CLANCY OVERELL | Editor | CONTACT
With the issue of problem gambling at the centre of the NSW election, it appears that the pro-pokie machine lobby groups are really struggling under the mildest political pressure.
Not since the days of the anti-alcohol temperance league have these major hospitality groups ever been presented with any form of pushback against their mission to rob the working class of every dollar they have.
The biggest lobby group of them all, ClubsNSW has never once faced a battle this big – as both major parties head to the ballot with plans to overhaul their predatory pokie machine rorts in the face of a cost-of-living crisis.
Liquor and Gaming NSW quarterly figures show that people across NSW lost $2.4 million more a day to the highly addictive and completely unregulated poker machines, with the vast majority of them housed in ‘member clubs’.
Daily profits from poker machines have hit $23 million a day on the 86,568 poker machines in NSW, with gambler losses rising 11 per cent last year.
As an allegedly ‘community-oriented’ organisation, ClubsNSW are struggling to roll out the ‘personal responsibility’ argument when it comes to these machines that leave millions of kids eating homebrand cornflakes for dinner while their parents descend ever closer to killing themselves out of shame, because these ‘member clubs’ are supposed to support families like that.
One argument they do make is that these clubs should be able to regulate themselves. Which they apparently haven’t been doing up until this point?.
As weird as this uniquely Sydney socio-economic issue is, one of the biggest questions that has not been answered is where these clubs spend the blood money they accrue through this awful system of synthetic dopamine hits that have been tapered to emulate the exact physiological reward systems targeted by Class A narcotics.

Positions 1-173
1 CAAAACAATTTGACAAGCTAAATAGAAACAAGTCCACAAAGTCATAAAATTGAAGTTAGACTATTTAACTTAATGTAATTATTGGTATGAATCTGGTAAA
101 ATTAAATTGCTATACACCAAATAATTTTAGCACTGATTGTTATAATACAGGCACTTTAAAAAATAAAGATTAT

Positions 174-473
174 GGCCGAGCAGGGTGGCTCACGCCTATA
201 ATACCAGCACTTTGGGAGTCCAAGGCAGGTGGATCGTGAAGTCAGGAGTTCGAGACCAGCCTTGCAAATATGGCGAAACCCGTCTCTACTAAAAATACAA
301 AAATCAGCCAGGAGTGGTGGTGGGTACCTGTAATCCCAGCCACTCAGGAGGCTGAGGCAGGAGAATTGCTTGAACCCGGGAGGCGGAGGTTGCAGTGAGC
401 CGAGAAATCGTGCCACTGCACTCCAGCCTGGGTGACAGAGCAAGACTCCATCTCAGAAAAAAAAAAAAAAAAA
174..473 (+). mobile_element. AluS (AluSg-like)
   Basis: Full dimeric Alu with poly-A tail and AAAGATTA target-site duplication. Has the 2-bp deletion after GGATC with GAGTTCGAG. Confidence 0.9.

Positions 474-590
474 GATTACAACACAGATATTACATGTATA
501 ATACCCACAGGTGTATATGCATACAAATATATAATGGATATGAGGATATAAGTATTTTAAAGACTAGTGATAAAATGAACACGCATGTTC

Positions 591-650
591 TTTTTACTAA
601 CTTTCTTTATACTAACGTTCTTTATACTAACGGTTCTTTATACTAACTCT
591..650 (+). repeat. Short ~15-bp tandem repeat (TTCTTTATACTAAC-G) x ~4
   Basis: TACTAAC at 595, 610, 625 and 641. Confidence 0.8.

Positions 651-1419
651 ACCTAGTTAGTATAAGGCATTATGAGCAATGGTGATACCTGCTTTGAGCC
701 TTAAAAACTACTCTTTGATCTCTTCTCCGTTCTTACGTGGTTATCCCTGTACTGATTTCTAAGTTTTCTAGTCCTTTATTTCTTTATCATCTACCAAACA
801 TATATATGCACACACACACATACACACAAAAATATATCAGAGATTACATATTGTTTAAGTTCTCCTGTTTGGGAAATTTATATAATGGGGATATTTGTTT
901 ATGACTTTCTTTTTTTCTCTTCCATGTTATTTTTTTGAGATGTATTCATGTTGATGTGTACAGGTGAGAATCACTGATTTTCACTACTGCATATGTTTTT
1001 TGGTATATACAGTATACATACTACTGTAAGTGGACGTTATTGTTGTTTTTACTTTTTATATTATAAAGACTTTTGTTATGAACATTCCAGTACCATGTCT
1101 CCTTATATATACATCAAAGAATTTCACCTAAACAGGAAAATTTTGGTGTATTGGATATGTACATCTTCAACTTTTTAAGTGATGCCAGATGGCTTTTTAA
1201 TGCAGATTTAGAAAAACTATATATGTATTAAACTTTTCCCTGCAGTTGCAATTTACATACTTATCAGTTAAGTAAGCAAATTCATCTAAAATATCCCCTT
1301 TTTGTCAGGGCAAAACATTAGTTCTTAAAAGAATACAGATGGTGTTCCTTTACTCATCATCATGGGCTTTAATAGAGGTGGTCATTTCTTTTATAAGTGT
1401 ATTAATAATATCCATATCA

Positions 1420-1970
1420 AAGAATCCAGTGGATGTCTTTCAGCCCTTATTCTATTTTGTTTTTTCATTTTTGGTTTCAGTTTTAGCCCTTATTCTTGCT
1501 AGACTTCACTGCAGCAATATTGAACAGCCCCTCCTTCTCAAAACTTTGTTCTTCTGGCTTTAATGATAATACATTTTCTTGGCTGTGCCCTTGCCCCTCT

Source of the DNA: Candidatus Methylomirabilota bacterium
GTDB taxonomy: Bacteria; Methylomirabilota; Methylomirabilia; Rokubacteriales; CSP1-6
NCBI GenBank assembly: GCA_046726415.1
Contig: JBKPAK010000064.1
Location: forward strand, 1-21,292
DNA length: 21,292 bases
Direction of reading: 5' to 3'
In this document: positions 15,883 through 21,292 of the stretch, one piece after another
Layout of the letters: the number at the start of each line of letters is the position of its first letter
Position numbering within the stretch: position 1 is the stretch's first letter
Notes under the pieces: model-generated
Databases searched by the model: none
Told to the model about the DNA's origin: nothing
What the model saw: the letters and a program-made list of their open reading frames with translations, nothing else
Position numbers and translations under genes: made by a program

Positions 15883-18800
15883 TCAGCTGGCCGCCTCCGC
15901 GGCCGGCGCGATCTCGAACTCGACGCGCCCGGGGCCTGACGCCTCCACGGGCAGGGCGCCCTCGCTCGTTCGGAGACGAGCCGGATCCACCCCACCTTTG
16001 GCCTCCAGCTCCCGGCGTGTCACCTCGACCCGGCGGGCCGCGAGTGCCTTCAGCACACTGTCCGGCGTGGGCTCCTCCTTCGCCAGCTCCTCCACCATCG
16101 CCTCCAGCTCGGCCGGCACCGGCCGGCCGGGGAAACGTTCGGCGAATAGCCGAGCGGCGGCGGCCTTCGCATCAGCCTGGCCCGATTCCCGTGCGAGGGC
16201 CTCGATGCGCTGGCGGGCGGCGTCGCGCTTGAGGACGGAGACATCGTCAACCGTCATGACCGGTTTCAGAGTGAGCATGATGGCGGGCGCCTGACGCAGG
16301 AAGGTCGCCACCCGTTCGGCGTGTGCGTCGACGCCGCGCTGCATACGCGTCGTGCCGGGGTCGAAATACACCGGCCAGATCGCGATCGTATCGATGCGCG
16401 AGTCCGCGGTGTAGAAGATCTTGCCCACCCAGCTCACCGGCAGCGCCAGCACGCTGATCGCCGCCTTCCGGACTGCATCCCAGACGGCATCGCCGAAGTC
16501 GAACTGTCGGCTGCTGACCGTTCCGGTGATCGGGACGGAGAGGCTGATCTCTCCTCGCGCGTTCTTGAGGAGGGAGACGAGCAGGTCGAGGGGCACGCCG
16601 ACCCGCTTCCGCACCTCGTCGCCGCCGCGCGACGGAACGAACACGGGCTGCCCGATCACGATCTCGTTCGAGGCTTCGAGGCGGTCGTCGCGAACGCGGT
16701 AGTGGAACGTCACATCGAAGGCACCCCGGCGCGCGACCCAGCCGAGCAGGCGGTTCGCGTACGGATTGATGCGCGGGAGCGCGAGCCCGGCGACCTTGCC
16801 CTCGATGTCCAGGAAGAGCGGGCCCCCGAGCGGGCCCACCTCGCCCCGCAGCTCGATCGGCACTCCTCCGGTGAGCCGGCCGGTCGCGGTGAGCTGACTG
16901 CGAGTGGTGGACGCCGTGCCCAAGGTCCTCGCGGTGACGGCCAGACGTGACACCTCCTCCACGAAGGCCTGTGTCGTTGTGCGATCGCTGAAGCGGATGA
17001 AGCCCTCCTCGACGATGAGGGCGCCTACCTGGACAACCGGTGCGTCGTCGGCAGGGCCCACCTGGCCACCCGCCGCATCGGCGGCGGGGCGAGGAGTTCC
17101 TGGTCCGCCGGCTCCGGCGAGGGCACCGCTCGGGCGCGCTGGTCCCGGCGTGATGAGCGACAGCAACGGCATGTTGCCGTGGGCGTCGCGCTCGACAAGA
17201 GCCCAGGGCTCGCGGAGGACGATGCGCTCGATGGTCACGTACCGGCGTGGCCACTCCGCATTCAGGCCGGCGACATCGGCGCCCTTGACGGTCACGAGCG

How often can you renovate a bistro? Surely no more than once every 18 months. How much does the beverage manager spend on hair gel? There can’t be one job at the local RSL that could justify a million dollar salary.
With returned servicemen now actively avoiding these clubs due to the gambling culture, what is the money being spent on?
While the Leagues Clubs will try and claim that these funds are redistributed into grassroots sport, the questions remain. Why does a can of beer cost $7 dollars at footy oval canteens around the country. Why do parents have to still shell out hundreds for boots, insurance and transport? Shouldn’t the Leagues Clubs be covering that with all the money they tore out of Nanna’s purse through their thousands of addictive computer screens?
There are no magnates or owners, so where is the money going? It’s not going into the community. Is it a property play? Do the diggers get their rent paid for? Are ex-footballers being provided medical services? How much is the greenskeeper making? Has anything good actually come from this bizarre racket?
Where is the money going? What do these clubs spend eight billion three hundred and ninety-five million dollars on a year?